One big takeaway I got from the Ted Talk video was when she explained that we all have unconscious biases that we keep to ourselves but it is until we let those biases determine our way of life or judgement of people that they become important and can alter our society. I found this piece of information important because I completely agree with her. She explained that if we want to live in a world with equal opportunity, in a world where we can disregard stereotypes that are constantly laid on us, we have to start by recognizing and reconstructing our unconscious biases.
Another takeaway I got was from the Jane Elliott video, a girl explained how her grandparents were racists towards Japanese people, she illustrates how her grandparents would constantly have this set stereotype regarding the Japanese and that stereotype would never change. She went on to explain that even when she told her grandparents to think of themselves in their shoes they still wouldn't get the point of unconscious biases. I found this interesting because it made me realize that times change and people tend to keep their opinions throughout their lives. I feel that this was the most important piece of information because it taught me that in order to better ourselves we need to keep an open-mind. It's important to understand that when society changes we need to take into consideration new ways of thinking.
An example on how to apply it in today's day and age, there is a ton of conflict regarding the LGBTQ community. Hearing things on the news I realize that there are specific stereotypes they lay on people apart of this community. I want to open my mind to new ideas wether I agree with them or not. Because I understand that this is a rapidly growing topic all over the world and I think I can do a better job trying to understand from perspectives of others before creating my own unconscious judgment (good or bad).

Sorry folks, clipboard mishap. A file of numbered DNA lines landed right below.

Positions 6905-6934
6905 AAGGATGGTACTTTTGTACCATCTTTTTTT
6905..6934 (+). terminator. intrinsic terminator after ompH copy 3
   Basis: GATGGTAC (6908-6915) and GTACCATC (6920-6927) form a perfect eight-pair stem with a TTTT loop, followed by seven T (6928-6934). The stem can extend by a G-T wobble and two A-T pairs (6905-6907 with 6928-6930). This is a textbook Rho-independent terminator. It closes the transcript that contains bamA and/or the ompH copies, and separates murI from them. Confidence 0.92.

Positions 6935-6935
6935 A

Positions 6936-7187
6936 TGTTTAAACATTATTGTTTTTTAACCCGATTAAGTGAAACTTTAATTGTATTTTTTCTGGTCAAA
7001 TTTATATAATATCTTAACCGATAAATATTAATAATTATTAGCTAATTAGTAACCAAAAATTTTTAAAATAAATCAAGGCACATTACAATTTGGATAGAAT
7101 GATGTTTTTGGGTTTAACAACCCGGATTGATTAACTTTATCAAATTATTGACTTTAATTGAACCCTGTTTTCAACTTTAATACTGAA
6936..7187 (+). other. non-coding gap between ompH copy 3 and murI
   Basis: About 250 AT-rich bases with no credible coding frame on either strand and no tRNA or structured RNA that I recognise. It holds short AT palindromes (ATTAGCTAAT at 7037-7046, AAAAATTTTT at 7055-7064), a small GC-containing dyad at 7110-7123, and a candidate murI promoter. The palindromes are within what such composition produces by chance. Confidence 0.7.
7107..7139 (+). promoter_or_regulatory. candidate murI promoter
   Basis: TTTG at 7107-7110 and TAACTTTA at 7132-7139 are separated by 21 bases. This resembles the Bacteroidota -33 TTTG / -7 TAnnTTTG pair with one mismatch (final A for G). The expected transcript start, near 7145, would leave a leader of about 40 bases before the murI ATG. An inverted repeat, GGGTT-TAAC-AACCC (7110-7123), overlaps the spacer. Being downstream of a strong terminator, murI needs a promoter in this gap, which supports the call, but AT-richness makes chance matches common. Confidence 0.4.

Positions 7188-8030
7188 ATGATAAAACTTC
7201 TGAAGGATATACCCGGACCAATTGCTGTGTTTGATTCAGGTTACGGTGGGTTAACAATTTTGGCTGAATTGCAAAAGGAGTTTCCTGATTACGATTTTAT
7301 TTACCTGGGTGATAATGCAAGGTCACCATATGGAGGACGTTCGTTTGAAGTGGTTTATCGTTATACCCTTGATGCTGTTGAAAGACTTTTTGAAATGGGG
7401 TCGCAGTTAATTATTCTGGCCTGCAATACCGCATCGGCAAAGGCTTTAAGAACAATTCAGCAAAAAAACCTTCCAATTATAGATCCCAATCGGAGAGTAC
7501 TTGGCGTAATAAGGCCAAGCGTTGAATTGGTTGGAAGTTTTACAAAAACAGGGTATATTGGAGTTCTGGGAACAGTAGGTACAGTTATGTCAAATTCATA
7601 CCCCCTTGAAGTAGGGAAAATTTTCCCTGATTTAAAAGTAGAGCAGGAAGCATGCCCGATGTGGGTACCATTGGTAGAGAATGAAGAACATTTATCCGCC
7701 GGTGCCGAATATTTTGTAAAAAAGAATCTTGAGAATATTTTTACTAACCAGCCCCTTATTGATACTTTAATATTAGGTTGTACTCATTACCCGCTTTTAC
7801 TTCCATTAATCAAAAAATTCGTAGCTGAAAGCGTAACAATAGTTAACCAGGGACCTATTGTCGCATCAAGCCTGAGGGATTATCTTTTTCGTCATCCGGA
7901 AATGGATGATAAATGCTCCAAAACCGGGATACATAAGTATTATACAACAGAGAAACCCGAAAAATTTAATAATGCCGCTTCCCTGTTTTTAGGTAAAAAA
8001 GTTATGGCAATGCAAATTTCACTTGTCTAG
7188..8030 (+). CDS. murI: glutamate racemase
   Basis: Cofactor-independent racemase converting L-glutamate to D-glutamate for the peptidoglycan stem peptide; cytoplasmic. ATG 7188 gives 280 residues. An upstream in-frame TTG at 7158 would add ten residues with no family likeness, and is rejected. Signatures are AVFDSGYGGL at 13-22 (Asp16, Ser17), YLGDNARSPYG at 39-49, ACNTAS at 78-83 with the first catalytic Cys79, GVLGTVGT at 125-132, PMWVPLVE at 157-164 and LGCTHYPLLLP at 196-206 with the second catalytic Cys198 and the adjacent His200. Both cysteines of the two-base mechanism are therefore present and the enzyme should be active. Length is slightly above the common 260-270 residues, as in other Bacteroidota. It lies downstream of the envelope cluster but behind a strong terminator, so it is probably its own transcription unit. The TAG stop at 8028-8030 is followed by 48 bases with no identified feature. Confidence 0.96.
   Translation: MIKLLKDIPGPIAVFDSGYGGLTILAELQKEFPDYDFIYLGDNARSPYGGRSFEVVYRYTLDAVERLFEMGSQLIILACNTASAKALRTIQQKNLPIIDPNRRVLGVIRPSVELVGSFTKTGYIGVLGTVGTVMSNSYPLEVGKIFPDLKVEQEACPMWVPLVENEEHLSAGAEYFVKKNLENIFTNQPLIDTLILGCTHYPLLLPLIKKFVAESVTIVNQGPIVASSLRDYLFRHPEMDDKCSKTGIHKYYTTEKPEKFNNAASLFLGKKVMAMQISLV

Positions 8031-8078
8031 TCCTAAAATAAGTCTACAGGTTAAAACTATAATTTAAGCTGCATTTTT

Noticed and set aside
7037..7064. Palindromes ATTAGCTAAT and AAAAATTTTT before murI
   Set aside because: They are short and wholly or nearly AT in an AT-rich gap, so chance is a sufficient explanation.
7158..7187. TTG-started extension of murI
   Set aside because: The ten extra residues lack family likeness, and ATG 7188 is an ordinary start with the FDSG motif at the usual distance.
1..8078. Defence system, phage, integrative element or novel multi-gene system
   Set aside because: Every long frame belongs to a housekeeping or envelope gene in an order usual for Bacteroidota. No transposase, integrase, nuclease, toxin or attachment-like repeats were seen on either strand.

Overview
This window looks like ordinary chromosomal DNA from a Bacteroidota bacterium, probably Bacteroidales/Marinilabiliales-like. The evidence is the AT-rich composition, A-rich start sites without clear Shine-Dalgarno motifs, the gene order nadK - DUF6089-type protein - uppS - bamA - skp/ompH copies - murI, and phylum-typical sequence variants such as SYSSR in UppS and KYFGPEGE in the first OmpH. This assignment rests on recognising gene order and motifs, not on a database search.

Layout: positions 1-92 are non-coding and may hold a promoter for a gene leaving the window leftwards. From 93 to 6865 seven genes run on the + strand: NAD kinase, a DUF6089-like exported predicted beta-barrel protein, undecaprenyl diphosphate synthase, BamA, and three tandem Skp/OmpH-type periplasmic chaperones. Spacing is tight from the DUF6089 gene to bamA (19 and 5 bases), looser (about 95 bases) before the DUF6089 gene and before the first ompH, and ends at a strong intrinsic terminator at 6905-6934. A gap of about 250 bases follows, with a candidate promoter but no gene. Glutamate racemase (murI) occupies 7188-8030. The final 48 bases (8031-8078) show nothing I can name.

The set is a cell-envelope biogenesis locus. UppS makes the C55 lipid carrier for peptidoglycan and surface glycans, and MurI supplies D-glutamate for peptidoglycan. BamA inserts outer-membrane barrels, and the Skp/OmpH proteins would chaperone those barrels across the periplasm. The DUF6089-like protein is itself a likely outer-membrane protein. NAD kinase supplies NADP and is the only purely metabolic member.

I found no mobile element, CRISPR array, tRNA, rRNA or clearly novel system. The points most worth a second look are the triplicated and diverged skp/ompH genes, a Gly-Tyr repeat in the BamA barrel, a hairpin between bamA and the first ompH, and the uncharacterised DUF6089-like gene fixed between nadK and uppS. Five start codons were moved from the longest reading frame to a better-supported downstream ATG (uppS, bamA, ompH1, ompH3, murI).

There were several good lessons to learn from both videos. The most important lesson from the first video was understanding your biases whether it is implicit or conscious. Often, we judge people based on arbitrary things that aren’t related to a person’s merit in the area we are evaluating. This could be judging a woman for doing something that is perceived as a manly thing. It could be thinking that someone is bad at an activity based on their ethnicity. These examples are the most prevalent, but there are a vast number of ways you could have bias. So, it is important for you to understand that these biases exist and to address them and make an effort to change. The second video was about treating people differently based on the color of their eyes. This example is a microcosm of our world as a whole and the explicit racism that a lot of people still deal with. It was broken down in a more digestible way for the children, but it was a great portrait of racism. I also thought it was effective because all the children in the video were of the same race and probably couldn’t fully understand what racism felt like. Both videos break down bias to just too different degrees. The first video breaks down a subconscious bias that influences our decisions and the second illustrates racism which is an explicit bias. In regard to intercultural communication, I would say it's most important for us to remove explicit bias because we can then build stronger bonds when we cross that divide. I will apply this by seeking out communication and relationships with people who are different than me. I could apply this by trying restaurants in my area started by immigrants, this will also help me learn more about their culture.